The moors are in-between places, unsettled between the land and the wet. Sometimes calm and welcoming, but most times a wilderness. The moors are inhospitable once the darkness descends or the weather turns, they remind us how small and fragile we are.
There are boggy, swampy areas where a person might vanish from the face of the earth. There are sweet, safe havens where no other human being seemingly has ever set foot. Yet the moors carry a host of gifts for those who have eyes – berries just waiting to be harvested and flowers to be admired. Heather as far as the eye can see, and grasses billowing softly. The moors also hide a wealth of life and they are a larder for those who know where to look.
The moors are at their most magical at dusk, when the fog glides in. Shakespeare placed his famous three witches in Macbeth on the moors – they live there in this most unlikely environment, weaving their magic and casting their spells. Where would these witches be but on the moors? They are dangerous yet alluring, just as the moors themselves. In no time at all the moors can change from warm, sunbaked tranquility to howling winds and piercing rain that knows no mercy. I love the moors for mirroring my own hormonal pre-menstrual turmoil. The moors remind me that it’s natural, it’s ok, to be changeable.
The magic of the moors includes a soil environment that is low in oxygen, meaning that things that are either buried in the marshland, or claimed by it, do not easily decompose. Archaeological finds from moors include treasures of finely worked gold and jewels, and also what appear to be human sacrifices, perhaps offered to the divine and yet preserved for the world to see centuries later. The well-preserved remains of both men and women have been found in ritual poses deep in the moors of Europe, and are thought to be from bronze-age societies. Although this might seem grotesque, it also reminds us that people have lived and used the land around us. The moors offer a rare glimpse into the past, and place us who live today in a historical context. We are the continuity.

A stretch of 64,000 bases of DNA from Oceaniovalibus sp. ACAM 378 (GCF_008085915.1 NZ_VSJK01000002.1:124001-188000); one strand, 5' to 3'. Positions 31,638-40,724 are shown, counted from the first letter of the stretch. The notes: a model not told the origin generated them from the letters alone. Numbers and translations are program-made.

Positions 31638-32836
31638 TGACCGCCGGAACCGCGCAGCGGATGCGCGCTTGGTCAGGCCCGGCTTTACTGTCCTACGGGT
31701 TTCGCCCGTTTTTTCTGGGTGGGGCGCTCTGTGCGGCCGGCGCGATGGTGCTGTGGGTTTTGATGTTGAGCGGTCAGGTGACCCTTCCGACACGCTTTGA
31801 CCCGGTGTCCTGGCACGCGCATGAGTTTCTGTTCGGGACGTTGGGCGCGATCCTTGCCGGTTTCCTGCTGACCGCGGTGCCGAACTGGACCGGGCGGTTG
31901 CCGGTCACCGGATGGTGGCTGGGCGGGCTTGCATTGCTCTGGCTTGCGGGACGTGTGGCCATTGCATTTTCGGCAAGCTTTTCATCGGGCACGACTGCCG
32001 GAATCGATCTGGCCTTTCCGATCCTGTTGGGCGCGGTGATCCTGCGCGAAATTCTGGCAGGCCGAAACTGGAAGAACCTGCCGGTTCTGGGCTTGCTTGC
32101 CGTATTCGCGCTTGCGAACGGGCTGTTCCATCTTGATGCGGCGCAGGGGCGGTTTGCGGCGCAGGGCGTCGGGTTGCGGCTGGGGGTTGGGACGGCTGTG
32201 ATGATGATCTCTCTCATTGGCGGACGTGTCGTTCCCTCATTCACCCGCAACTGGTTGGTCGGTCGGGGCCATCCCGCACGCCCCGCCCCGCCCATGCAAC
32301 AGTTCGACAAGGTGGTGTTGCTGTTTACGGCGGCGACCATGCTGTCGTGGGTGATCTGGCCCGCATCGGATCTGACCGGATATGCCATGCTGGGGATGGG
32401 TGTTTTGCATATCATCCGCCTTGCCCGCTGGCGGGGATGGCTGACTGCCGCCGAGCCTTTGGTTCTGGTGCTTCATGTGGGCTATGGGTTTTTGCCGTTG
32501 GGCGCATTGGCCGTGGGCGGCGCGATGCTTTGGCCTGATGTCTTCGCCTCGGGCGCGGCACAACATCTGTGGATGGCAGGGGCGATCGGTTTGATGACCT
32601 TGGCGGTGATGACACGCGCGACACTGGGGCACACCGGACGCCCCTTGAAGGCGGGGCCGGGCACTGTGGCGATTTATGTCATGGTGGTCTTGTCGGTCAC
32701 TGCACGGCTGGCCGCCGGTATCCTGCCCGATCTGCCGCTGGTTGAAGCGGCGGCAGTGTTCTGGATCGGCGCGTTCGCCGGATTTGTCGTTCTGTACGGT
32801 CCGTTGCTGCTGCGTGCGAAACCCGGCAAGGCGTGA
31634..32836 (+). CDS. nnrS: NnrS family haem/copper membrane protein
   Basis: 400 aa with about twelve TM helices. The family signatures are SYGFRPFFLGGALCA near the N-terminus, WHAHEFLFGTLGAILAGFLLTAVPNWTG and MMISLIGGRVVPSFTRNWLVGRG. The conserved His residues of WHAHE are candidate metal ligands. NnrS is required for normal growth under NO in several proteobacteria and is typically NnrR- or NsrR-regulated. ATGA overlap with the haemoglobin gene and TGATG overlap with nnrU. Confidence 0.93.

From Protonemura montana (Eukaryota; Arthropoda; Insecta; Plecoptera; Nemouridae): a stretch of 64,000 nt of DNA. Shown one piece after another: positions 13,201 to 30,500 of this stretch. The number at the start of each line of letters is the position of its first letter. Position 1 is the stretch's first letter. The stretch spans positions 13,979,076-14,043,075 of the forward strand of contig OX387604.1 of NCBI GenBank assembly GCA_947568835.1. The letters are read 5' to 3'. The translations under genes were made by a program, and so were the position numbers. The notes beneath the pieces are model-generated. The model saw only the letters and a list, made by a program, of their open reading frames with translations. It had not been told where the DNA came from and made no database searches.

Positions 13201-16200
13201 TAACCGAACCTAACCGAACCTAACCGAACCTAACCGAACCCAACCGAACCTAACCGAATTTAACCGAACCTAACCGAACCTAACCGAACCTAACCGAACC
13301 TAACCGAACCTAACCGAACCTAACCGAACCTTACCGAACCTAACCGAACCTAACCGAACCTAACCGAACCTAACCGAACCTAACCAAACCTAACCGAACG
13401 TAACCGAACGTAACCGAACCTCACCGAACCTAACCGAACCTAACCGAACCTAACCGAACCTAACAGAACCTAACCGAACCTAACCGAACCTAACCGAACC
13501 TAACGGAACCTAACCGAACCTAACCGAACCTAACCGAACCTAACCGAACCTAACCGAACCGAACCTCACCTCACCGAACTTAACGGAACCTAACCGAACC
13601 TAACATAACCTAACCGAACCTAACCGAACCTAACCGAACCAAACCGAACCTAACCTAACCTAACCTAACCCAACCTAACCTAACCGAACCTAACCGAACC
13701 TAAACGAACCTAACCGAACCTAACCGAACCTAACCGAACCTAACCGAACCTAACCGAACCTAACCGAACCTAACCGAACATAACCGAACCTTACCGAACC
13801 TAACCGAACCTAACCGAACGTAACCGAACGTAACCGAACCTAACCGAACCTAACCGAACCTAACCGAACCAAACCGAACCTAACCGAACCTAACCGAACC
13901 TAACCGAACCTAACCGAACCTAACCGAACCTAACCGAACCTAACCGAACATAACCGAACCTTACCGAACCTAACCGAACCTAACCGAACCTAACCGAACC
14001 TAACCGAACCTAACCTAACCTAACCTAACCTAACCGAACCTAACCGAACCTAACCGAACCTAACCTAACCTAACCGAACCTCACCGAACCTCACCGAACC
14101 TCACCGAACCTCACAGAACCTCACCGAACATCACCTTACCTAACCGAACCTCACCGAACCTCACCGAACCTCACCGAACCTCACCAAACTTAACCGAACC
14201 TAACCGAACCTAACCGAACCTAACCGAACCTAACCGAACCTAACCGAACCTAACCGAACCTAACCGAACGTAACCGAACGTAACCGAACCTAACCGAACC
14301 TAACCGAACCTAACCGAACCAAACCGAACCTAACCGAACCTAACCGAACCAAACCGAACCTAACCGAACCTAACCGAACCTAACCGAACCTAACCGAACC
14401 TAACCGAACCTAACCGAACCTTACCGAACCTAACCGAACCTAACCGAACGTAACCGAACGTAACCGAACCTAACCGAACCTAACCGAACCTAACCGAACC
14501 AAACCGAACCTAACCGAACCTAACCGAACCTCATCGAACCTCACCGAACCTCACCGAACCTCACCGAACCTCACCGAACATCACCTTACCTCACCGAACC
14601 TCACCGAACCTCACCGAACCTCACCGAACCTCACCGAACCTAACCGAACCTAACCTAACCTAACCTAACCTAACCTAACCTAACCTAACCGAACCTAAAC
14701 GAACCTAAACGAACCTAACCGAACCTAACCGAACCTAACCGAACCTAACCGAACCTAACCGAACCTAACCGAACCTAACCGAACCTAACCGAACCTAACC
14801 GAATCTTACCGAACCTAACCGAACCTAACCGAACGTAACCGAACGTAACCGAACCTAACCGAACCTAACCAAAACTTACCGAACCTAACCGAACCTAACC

More than anything, the moors are. When tuning in and immersing oneself in the rhythm, the sounds and smells, the moors have a unique ability to balance the woman body and soul. The moors bring peace in the struggle of understanding and accepting all the different aspects of womanhood. On the moors we can break the molds of how women are supposed to be, tear up the expectations of ourselves and others, and embrace a wider sense of being. Womanhood is, just like the moors. We are strong, we are loud and brash and wilful. We are also soft, gently, yielding and forgiving. We are thoughtless, careless and hurtful, but also considerate, intuitive and wise. We just are.
Much of our struggle in the world today is learning to be all of these at the same time. Women today are breaking free from old restraints and limitations. We don’t have to choose between different aspects. There is no one way of being a woman, and only you can decide how you are. The moors are a great place for getting to know yourself, for learning to love yourself and becoming you.
Vild Prestegard is an anthropologist, holistic therapist, Reiki master and public speaker based in Norway. She is a regular blogger for Cycle Harmony. You’re welcome to contact her at firstname.lastname@example.org with questions and comments.